Did Office Market Size Matter in the 1980s? A Time-Series Cross-Sectional Analysis of Metropolitan Area Office Markets
AbstractRecent contributions to the literature have resulted in a standard modelling of office markets. The models provide considerable insight into the working of office markets. • Nonetheless, a major difficulty is the use of data for a single city or aggregate data for the U.S. The latter implicitly assumes that model structure is invariant across cities. In this article we test for structural differences in office markets by size class. Rental data from REIS Reports for twenty-one metropolitan areas for the time period 1981 to 1990 are used to model office market behavior. Results suggest market outcomes vary by city size, larger markets are better modelled using standard procedures, and Manhattan behaves quite differently from the other markets. Copyright American Real Estate and Urban Economics Association.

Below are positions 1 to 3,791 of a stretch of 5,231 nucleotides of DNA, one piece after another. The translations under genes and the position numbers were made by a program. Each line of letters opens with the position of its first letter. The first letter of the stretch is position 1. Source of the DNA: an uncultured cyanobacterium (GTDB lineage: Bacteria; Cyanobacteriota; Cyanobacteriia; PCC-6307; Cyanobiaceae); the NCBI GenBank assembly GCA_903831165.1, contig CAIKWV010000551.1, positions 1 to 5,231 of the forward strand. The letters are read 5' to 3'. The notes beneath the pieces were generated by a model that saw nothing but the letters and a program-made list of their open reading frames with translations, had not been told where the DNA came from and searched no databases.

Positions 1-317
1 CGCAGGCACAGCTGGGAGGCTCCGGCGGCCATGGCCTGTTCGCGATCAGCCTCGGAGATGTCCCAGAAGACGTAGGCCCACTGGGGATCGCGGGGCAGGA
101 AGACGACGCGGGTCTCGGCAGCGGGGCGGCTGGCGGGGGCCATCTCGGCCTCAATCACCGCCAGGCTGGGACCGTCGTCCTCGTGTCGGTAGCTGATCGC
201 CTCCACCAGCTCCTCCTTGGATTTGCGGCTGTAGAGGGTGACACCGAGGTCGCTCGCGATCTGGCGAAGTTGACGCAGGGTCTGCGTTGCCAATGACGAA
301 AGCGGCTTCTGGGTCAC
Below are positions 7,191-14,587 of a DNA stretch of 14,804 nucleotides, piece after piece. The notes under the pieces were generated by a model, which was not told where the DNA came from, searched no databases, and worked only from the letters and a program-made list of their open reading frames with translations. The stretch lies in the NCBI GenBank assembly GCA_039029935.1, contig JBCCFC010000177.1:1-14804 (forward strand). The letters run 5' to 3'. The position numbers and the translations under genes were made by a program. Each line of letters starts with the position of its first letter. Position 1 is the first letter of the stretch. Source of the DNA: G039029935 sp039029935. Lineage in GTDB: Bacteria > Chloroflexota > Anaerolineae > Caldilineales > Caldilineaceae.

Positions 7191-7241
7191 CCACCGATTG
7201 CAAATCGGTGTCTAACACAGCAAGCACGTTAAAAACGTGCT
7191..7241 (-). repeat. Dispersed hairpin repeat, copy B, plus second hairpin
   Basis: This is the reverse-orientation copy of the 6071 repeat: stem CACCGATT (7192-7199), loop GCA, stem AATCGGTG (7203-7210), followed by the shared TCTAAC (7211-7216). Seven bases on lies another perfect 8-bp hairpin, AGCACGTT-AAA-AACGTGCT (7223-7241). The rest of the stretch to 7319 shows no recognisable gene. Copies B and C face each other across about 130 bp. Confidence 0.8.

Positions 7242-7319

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Bibliographic InfoArticle provided by American Real Estate and Urban Economics Association in its journal Real Estate Economics.
Volume (Year): 20 (1992)
Issue (Month): 2 ()
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- V.Atilla Oven & Dilek Pekdemir, 2004. "A comparison between office rent determinants of Istanbul and other major metropolitan areas," ERSA conference papers ersa04p166, European Regional Science Association.
- McCartney, John, 2008. "An Empirical Analysis of Development Cycles in the Dublin Office Market 1976-2007," Quarterly Economic Commentary: Special Articles, Economic and Social Research Institute (ESRI), vol. 2008(4-Winter), pages 68-92.
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- Stephen Malpezzi & James D. Shilling & Yu Yun Jessie Yang, 2001. "The Stock of Private Real Estate Capital in U.S. Metropolitan Areas," Journal of Real Estate Research, American Real Estate Society, vol. 22(3), pages 243-270.
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